The Mappers project is a crowd-sourced effort to build a true-signal coverage map of the Helium network across the globe. View Mappers data at mappers.helium.com. The Mappers tool lets you see the areas that have been explored by participants in the project, and the Helium hotspots that have provided coverage to those areas. By mapping real-world coverage, network users can understand where sensor deployments are proven to work.
Be sure to check out the ongoing conversation in the dedicated
#mappers channel on the Helium Discord Server.
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Take a look at the big picture in the Mappers Roadmap. The roadmap is a great way to understand the full scope of the project and find an area to make your own contributions to the project.
Frequently Asked Questions
How does Mappers work?
Participants use low cost LoRaWAN devices to survey the real-world network created by Helium. Many contributors bring their mapper with them when they walk, hike, bike, drive or even boat! They’re small and fit well in a pocket or on a car dash. Some have set up their mappers so they’re contributing to the coverage map every time they take a drive.
In order to place a mark on the map, the mapper device sends out a signal with a GPS location encoded. If a Helium Hotspot ‘hears’ that signal, data is passed through the internet and recorded in the Mappers database. The Mappers database uses the GPS information from the Mapper to ‘light up’ the hex on the map.
Why should I contribute to Mappers?
There are a variety of ways that Mapping is valuable to both hotspot owners and network users. For hotspot owners, the collected data helps to visualize the coverage provided by all Helium hotspots - identifying areas where coverage is lacking or even where hotspot placements could be made that would participate in Proof of Coverage with other hotspots. A marked hex on the map indicates that uplink signals from registered Helium LoRaWAN sensors have been proven to be “heard” by the Helium network somewhere within that hex shaped area.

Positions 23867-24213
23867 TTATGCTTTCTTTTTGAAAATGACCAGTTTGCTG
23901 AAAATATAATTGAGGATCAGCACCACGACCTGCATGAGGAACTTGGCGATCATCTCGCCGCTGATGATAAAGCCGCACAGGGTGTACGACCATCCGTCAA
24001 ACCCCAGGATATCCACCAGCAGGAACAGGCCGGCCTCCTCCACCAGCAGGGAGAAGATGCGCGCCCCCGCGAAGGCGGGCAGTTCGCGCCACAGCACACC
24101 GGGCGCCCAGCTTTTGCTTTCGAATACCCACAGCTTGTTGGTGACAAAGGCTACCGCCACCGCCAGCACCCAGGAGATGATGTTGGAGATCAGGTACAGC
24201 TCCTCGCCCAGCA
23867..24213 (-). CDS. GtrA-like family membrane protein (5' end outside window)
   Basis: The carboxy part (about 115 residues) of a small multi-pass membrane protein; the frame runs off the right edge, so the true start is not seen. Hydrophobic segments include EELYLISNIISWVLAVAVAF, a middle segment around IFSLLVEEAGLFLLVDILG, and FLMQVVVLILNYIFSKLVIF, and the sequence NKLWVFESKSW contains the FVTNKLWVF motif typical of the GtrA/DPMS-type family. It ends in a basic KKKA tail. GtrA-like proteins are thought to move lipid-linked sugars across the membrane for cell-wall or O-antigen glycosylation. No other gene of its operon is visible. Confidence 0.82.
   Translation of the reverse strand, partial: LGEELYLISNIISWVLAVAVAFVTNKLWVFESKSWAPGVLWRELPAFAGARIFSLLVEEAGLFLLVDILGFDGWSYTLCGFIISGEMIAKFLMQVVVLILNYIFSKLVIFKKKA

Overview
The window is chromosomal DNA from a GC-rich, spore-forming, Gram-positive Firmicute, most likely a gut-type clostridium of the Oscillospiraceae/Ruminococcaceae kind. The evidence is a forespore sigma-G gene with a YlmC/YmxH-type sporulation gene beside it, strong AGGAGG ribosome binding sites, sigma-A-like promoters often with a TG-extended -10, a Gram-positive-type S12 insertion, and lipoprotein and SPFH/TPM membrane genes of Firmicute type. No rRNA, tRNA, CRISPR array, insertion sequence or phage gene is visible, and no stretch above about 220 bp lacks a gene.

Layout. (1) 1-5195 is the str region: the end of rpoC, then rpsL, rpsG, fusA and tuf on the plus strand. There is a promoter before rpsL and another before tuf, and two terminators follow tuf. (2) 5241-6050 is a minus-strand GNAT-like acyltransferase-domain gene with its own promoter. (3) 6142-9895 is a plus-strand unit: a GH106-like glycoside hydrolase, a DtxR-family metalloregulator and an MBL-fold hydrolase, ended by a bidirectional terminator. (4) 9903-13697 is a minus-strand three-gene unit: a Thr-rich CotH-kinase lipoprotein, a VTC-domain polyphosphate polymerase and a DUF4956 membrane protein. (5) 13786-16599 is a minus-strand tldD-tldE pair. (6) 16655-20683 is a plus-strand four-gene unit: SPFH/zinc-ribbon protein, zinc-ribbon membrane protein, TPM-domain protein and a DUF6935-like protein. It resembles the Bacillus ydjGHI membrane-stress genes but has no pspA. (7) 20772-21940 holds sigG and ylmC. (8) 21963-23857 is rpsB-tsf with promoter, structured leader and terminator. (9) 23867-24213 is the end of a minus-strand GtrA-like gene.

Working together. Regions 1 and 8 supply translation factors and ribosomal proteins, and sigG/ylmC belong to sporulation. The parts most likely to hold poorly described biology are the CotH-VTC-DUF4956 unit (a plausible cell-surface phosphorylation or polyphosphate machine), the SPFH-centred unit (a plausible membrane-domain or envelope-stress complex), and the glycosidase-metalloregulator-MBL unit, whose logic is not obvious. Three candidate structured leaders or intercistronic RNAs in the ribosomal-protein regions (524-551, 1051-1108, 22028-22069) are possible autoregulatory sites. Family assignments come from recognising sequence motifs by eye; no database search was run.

For network users, the map proves the real-world coverage that hotspots provide. This is like looking at the Verizon or T-Mobile map when evaluating phone plans, but for business users. This real world evidence at the scale and resolution offered by our map gives prospective network users the information they need to make decisions about their deployments. As an example, this map is what someone like Lime scooters would look to before they sign a contract.
In short, a robust map means high priced customers, which means adoption, which means the network grows and the token value increases.
Do I earn HNT for contributing?
No, coverage mapping is entirely voluntary. In order to participate in mapping, you will need to spend Data Credits to pay for the data transfer that your mapper uses. To get you started, new Helium Console accounts are funded with 10,000 DC. Beyond that, HNT can be converted to DC to fund device data transfer or DC can be purchased directly through Console.
Mapping does not make a hotspot earn more HNT through Proof of Coverage. The real value is to prove the network, drive adoption, and increase the purchase of data credits by commercial users.